June 2013
Volume 54, Issue 15
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ARVO Annual Meeting Abstract  |   June 2013
Electroretinographic assessment of retinal function at high altitude
Author Affiliations & Notes
  • Andreas Schatz
    Centre for Ophthalmology, University of Tuebingen, Tuebingen, Germany
  • Gabriel Willmann
    Centre for Ophthalmology, University of Tuebingen, Tuebingen, Germany
  • M Dominik Fischer
    Centre for Ophthalmology, University of Tuebingen, Tuebingen, Germany
    Department of Clinical Neurosciences, University of Oxford, Oxford, United Kingdom
  • Kai Schommer
    Department of Sports Medicine, University of Heidelberg, Heidelberg, Germany
  • Andre Messias
    Department of Ophthalmology, School of Medicine of Ribeirão Preto-University of São Paulo, São Paulo, Brazil
  • Eberhart Zrenner
    Centre for Ophthalmology, University of Tuebingen, Tuebingen, Germany
  • Karl-Ulrich Bartz-Schmidt
    Centre for Ophthalmology, University of Tuebingen, Tuebingen, Germany
  • Florian Gekeler
    Centre for Ophthalmology, University of Tuebingen, Tuebingen, Germany
  • Footnotes
    Commercial Relationships Andreas Schatz, None; Gabriel Willmann, None; M Dominik Fischer, None; Kai Schommer, None; Andre Messias, None; Eberhart Zrenner, Retina Implant AG (F), Retina Implant AG (I), Retina Implant AG (C), Retina Implant AG (P), QLT Inc (C), Servier, Paris (C), Steinbeis GmbH&CoKG, Stuttgart (I), Steinbeis GmbH&CoKG, Stuttgart (C), Neurotech, USA (C), Pfizer, USA (C); Karl-Ulrich Bartz-Schmidt, Retina Implant (P); Florian Gekeler, Retina Implant AG (F), Okuvision GmbH (F), Retina Implant AG (C), Retina Implant AG (P)
  • Footnotes
    Support None
Investigative Ophthalmology & Visual Science June 2013, Vol.54, 5120. doi:
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      Andreas Schatz, Gabriel Willmann, M Dominik Fischer, Kai Schommer, Andre Messias, Eberhart Zrenner, Karl-Ulrich Bartz-Schmidt, Florian Gekeler; Electroretinographic assessment of retinal function at high altitude. Invest. Ophthalmol. Vis. Sci. 2013;54(15):5120.

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      © ARVO (1962-2015); The Authors (2016-present)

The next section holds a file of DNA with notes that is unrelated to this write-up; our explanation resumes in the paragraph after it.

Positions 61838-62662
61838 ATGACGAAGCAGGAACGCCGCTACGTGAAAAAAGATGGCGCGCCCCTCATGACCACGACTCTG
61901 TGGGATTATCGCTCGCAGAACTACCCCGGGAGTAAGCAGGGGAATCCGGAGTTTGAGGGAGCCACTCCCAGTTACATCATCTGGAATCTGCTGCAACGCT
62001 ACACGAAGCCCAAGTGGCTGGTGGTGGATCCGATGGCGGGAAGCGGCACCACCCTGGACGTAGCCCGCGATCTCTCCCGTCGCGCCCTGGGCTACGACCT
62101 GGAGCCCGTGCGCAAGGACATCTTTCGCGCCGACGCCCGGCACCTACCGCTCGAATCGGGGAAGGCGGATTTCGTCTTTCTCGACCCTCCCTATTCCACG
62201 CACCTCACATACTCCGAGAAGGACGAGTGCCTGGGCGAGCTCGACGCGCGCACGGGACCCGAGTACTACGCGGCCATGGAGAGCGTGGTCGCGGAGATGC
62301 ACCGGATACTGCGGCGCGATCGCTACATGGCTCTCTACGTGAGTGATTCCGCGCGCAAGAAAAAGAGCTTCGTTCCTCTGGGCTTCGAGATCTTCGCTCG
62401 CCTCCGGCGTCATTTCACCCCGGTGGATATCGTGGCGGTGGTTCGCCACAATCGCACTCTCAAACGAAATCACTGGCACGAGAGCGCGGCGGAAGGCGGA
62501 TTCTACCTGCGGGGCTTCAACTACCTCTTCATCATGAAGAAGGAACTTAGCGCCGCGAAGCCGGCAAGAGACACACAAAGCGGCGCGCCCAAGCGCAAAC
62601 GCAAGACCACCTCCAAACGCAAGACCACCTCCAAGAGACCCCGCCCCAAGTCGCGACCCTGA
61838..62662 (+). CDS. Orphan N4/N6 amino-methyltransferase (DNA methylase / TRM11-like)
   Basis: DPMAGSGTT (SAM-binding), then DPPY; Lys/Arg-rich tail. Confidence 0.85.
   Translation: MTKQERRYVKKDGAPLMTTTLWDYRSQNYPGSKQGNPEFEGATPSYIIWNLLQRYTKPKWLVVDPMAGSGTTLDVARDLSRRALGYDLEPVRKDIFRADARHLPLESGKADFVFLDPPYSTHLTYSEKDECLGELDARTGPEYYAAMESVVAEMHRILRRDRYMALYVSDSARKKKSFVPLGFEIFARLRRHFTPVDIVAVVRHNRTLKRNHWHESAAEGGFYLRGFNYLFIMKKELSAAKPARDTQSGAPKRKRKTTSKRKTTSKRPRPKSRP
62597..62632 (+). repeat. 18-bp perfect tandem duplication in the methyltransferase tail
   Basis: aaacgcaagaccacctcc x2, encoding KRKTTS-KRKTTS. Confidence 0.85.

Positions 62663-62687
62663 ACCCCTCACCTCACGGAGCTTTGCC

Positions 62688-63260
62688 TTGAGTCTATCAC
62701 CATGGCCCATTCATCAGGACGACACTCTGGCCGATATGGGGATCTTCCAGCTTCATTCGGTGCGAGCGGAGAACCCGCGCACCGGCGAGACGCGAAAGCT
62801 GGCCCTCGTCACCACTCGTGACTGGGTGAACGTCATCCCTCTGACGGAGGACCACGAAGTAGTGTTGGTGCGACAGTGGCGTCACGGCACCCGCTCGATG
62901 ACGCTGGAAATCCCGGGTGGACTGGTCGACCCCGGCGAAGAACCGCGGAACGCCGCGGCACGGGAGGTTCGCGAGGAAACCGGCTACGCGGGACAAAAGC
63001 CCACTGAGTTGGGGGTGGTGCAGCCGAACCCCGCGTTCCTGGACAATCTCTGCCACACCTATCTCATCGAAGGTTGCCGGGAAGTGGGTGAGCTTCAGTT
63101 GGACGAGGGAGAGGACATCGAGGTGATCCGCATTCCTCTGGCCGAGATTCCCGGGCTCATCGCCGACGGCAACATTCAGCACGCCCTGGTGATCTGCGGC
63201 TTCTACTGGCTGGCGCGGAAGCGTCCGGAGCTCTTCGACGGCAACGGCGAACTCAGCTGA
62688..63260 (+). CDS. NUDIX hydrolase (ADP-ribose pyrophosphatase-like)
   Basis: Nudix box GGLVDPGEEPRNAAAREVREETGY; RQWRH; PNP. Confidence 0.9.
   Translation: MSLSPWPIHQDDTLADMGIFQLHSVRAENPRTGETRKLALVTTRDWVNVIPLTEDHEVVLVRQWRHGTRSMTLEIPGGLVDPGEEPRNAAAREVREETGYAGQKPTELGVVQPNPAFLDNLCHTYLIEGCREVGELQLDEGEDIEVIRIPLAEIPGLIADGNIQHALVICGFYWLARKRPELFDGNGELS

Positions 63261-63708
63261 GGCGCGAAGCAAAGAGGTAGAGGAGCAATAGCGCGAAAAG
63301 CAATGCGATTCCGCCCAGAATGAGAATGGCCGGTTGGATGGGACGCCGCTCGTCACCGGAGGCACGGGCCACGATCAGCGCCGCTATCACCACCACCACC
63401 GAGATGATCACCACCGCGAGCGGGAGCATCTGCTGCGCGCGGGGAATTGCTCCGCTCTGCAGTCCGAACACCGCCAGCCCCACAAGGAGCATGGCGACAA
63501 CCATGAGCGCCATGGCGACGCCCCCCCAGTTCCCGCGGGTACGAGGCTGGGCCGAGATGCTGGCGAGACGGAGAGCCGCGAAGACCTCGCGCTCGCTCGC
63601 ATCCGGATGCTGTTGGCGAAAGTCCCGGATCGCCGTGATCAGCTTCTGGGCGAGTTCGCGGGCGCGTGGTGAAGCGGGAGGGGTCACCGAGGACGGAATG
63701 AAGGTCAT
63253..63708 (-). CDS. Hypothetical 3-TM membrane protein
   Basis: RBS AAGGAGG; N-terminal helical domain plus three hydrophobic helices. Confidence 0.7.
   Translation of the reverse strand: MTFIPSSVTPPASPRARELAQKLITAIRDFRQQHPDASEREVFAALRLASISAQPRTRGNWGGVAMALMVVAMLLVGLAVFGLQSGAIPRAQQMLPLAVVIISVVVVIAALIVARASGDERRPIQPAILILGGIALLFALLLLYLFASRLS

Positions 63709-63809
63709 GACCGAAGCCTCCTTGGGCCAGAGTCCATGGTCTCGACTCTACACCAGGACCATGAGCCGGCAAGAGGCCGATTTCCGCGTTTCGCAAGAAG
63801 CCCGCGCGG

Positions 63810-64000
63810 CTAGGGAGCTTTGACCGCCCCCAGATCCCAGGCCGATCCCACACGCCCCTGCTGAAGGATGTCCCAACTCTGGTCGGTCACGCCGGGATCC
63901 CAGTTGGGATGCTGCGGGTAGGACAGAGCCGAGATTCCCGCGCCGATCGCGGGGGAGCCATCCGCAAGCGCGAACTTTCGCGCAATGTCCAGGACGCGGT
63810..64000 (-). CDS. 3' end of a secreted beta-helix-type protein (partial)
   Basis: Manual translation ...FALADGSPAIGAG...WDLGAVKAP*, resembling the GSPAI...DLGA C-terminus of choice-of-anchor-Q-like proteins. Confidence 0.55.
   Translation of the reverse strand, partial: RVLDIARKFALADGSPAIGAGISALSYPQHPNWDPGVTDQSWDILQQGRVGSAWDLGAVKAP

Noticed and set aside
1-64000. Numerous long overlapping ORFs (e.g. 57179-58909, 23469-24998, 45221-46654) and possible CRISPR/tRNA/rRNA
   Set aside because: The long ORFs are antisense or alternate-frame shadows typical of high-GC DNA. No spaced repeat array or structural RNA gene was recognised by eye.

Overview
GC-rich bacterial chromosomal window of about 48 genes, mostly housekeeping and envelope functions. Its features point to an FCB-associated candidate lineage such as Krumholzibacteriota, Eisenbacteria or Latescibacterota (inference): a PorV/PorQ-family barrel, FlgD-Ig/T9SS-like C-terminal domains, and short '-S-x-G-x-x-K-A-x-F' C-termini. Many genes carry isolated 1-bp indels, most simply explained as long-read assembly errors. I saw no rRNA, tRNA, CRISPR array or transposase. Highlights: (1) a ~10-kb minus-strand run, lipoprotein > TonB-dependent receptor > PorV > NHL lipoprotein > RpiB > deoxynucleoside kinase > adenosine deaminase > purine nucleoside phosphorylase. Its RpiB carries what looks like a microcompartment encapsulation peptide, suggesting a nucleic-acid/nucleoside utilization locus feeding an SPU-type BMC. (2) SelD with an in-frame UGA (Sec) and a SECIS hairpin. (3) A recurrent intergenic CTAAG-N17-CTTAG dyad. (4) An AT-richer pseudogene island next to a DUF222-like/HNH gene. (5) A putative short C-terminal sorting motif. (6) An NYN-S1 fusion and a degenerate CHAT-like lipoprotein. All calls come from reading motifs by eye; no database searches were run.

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Abstract

Purpose: Retinal hypoxia constitutes an important and well-studied pathology in many potentially blinding retinal diseases. But little is known about the effect of high altitude hypoxia on retinal function of healthy subjects. The aim of the current study was to investigate retinal function at high altitude hypoxia. This work is related to the Tübingen High Altitude Ophthalmology (THAO) project.

Methods: Electroretinography (ERG) was performed on 14 subjects in Tübingen (341 m) and at high altitude at the Capanna Margherita (4559 m) using a Ganzfeld ERG. Extended ERG protocols were used to estimate retinal function on cellular level. Oxygen saturation, heart rate and scores of acute mountain sickness (AMS-C) were ascertained. A paired t-test (p<0.05) was used for comparison between baseline and high altitude measurements. ERG parameters were correlated to oxygen saturation, heart rate and scores of acute mountain sickness using calculation of Pearson’s correlation coefficients.

Results: Significant differences of the maximum response for the rod sensitivity function (Naka and Rushton), the b-wave amplitude and implicit times of a- and b-wave amplitudes of mixed rod-cone responses were detected between high altitude and baseline. The a-wave slope was significantly lower during high altitude. The photopic ERG revealed an impairment of the photopic negative response and the i-wave. The strongest significant correlation was found for rod b-wave amplitude and heart rate (r=0.65; p<0.05). However, only photopic b-wave implicit time (10 cd.s/m2) correlated with severity of acute mountain sickness (r=0.57; p<0.05).

Conclusions: High altitude hypoxia induced a functional impairment of inner, outer and ganglion cell layers. Interestingly, most of the functional impairment was detected in a subset of ERG parameters related to rod-cone interaction.

Keywords: 510 electroretinography: non-clinical • 548 hypoxia • 688 retina  
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